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Federal and state officials overseeing a controversial highway project in Montgomery County extended a public comment period after an environment group flagged multiple errors in a legally mandated study.
Instead of ending on Nov. 15, the public will have until Nov. 30 to submit comments on the project.
The errors were contained in a revised draft environmental impact statement on the Hogan administration’s plan to add toll lanes to Interstate 270 and the Capital Beltway (I-495) and to rebuild the American Legion Bridge.
They were flagged by the Maryland chapter of the Sierra Club, vocal opponents of the project. In a letter to top officials at the Federal Highway Administration and the Maryland State Highway Administration, the group cataloged several instances in which numbers in one section of the document were inconsistent with numbers appearing elsewhere.
“For example, the [report’s] Executive Summary wrongly says 48.8 acres of forest canopy will be impacted. The number should be 500.1,” the group wrote. “MDOT has made no effort to correct these numbers for the public in the last 40 days.”
The Sierra Club said the only appropriate response would be to correct and rerelease the report and to restart the 45-day comment period. Officials added 15 days instead.
The extension was announced on Friday afternoon in a brief statement from Jeffrey T. Folden, the deputy director of the recently renamed “Op Lanes P3 Program.” He made no mention of the errors in the report or why the comment period was being extended.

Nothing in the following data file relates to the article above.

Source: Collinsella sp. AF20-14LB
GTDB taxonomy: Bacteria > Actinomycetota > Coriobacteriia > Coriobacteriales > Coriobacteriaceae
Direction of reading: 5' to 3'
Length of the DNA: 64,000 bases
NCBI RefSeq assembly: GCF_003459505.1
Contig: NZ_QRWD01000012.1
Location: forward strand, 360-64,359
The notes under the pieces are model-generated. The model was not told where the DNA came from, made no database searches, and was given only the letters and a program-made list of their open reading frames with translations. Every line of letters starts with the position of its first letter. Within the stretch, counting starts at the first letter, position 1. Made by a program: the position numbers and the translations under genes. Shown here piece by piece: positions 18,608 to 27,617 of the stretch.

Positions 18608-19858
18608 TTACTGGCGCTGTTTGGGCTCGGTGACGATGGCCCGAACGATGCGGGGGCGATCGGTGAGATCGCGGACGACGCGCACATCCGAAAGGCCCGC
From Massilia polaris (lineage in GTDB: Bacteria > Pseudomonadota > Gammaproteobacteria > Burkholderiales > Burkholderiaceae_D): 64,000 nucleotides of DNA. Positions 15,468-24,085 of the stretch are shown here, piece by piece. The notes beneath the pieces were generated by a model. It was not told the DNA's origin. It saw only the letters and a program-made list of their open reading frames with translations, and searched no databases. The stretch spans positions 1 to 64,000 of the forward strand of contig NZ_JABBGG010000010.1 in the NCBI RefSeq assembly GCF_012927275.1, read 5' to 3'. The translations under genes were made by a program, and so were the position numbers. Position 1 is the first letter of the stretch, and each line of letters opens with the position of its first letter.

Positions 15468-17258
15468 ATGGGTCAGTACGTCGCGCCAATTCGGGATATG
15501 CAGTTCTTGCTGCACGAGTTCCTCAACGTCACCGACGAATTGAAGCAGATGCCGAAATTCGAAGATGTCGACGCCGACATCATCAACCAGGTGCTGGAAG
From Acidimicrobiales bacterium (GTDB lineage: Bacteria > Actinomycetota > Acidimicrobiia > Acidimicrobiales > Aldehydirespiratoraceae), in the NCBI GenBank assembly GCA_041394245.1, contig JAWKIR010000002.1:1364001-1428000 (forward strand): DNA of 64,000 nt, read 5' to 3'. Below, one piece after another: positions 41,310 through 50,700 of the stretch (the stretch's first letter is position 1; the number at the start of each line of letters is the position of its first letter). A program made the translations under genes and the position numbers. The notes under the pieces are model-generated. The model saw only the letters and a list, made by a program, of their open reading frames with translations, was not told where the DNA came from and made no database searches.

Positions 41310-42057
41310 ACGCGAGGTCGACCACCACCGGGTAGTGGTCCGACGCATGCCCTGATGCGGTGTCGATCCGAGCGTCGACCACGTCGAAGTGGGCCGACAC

In a statement, project spokesman Terry Owens said the decision “was based on stakeholder input and requests both for and against an extension.”
“Public involvement is a continuous process,” he added. “This extension is another example of how during the last three and a half years MDOT SHA and FHWA have extensively engaged with and incorporated feedback from the public, stakeholders and agencies into the Managed Lanes Study.”
Josh Tulkin, the director of the Sierra Club Maryland Chapter, said he assumed the group’s discovery of the errors led to the extension of the comment period. “The timing is conspicuous,” he said. Noting that the extension came less than 24 hours from the release of their letter, “it’s hard not to see a connection.”